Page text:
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First, communicate.

Here we are at entry one — and to commemorate that it seems fitting to discuss one immoveable truth in reputation management. What is so key to building and maintaining reputation? That would be, communication.

Communicating is often not a fully realized skill for many professionals. We are not taught to communicate in law school. We are taught to advocate.

Failure to communicate can be big.
In fact, it is the failure to communicate that can do more damage than just about anything else to your firm’s reputation. And that is true whether your business is a professional services entity, like a law firm, or an entrepreneurial enterprise.

A recent experience shared by a marketing colleague, is illustrative. A professional forming a new firm approached my friend for specific marketing advice which he gladly provided as a favor. When my friend later reached out to the professional about how things turned out, he heard nothing back. He later learned from others that not only had the advice been taken, but it had provided a significant savings for the firm.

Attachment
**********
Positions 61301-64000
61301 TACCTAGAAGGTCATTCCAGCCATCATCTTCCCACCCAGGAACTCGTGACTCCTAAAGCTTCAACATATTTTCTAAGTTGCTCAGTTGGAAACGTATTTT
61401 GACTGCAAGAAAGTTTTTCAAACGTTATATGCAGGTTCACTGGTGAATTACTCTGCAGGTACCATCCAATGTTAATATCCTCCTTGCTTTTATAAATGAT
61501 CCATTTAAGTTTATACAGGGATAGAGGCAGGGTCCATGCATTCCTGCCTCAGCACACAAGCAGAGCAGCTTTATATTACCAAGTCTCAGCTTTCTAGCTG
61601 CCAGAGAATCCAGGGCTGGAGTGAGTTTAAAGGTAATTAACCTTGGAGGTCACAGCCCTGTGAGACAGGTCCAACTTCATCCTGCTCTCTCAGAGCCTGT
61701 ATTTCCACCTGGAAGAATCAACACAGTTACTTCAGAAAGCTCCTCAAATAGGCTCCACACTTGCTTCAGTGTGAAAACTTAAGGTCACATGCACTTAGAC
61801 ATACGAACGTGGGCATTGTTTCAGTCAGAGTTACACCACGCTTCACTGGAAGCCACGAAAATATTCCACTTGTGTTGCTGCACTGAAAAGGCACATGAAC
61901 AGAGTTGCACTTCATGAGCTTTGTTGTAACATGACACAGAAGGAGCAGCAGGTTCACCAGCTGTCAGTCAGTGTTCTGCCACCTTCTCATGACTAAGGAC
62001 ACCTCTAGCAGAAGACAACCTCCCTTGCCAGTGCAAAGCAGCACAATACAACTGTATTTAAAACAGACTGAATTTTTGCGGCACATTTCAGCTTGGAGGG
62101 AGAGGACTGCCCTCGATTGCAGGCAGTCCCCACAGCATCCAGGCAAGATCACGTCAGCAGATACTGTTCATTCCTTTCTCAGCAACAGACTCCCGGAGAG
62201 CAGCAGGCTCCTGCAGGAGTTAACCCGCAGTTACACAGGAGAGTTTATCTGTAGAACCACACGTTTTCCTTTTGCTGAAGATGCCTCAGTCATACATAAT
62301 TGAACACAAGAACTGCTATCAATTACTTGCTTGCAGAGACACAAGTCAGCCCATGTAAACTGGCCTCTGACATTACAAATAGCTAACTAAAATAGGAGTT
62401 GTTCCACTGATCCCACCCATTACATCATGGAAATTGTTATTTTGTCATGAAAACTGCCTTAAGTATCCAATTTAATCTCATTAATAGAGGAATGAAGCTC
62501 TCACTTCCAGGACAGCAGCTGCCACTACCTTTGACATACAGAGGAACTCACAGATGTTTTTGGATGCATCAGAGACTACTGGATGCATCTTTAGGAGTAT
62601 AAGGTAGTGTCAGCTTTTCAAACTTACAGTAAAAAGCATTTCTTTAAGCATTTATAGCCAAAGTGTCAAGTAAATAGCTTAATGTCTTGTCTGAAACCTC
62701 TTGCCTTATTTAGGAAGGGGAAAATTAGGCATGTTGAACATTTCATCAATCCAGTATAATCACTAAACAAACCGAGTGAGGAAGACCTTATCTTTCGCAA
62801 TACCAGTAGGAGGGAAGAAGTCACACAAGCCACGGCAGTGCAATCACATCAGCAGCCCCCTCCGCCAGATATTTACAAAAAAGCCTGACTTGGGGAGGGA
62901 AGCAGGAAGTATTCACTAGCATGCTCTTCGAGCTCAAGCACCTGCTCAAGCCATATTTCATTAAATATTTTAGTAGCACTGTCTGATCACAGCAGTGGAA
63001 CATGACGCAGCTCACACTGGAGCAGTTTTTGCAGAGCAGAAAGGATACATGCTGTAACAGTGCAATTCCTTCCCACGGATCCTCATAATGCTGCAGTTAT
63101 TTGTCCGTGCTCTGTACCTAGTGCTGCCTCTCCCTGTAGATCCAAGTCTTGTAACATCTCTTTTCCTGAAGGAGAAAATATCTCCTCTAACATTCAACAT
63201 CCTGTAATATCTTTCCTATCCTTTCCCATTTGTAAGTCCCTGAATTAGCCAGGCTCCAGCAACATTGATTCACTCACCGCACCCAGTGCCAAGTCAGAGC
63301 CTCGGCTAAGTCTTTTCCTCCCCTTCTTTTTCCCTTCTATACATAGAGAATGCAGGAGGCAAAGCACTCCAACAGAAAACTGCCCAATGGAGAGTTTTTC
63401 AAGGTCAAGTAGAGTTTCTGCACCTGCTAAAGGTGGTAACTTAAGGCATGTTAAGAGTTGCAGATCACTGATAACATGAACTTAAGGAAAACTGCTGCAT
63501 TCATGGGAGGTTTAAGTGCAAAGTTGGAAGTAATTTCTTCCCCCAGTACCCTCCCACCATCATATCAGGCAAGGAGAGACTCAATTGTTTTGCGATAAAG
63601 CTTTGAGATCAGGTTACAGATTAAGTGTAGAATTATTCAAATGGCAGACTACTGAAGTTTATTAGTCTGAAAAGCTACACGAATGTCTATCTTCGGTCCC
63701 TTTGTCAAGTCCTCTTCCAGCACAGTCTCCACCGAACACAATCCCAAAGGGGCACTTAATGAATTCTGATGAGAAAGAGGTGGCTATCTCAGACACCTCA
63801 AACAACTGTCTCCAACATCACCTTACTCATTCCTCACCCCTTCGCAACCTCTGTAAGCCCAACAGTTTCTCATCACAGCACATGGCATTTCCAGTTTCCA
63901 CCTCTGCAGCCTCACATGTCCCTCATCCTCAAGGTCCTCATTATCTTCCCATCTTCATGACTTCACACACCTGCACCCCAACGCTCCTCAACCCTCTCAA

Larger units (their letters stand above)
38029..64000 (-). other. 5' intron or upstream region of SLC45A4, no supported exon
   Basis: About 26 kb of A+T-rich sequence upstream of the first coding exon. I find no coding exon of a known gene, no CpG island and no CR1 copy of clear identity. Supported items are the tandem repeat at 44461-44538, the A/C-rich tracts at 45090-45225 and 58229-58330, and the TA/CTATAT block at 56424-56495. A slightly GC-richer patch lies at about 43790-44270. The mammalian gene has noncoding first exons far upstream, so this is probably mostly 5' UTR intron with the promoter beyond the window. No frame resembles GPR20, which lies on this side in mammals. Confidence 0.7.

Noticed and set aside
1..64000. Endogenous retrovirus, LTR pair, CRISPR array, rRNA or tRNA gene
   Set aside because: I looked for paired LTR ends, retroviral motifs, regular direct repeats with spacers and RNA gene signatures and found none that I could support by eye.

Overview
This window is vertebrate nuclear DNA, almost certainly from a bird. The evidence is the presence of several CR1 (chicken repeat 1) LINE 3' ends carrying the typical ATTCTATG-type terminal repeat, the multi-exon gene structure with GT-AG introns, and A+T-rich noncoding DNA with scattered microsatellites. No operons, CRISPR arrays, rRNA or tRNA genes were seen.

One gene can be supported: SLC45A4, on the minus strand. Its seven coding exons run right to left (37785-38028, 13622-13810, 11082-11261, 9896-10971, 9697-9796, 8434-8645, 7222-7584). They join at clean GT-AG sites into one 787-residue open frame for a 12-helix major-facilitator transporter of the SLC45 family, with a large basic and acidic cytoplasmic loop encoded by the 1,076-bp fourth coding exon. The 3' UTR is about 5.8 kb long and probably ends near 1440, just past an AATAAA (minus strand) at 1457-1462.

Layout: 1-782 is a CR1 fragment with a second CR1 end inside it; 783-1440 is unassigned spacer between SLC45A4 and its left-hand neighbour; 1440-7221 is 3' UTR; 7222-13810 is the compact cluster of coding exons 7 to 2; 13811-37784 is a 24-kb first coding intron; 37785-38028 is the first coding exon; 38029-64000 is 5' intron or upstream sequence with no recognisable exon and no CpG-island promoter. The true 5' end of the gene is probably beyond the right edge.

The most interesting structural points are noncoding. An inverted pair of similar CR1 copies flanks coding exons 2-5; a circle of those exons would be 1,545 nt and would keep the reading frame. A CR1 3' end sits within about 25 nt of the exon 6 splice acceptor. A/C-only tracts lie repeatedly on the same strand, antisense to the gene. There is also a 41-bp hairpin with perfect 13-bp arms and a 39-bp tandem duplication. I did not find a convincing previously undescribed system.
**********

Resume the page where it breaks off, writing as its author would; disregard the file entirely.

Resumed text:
This professional’s failure to communicate turns out to be a basic reputation management failure. A simple “thank you” would have met my friend’s expectations. Now my friend might be less inclined to refer business to this new entity. Will they fail to communicate with clients too?

The ripple effects of a simple interaction can be much bigger than we might think. In this case my friend has a very large and influential network which is now closed to this new firm.

Don’t touch my network.
When we touch a contact in business, we also touch that contact’s network (and so on and so on). So we are touching something much bigger than we might realize. And something that is potentially much more valuable or harmful as well.

Remember this: when managing your firm’s reputation every contact you have — whether it is with your specific market segment or not, whether it is obvious to you or not, whether it seems “important” or not — is a ripple in your reputation management pond that can either be invaluable or harmful.

So go out and communicate.

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For information on communications issues and new media, visit Ken Auleta. He wrote the book on Google.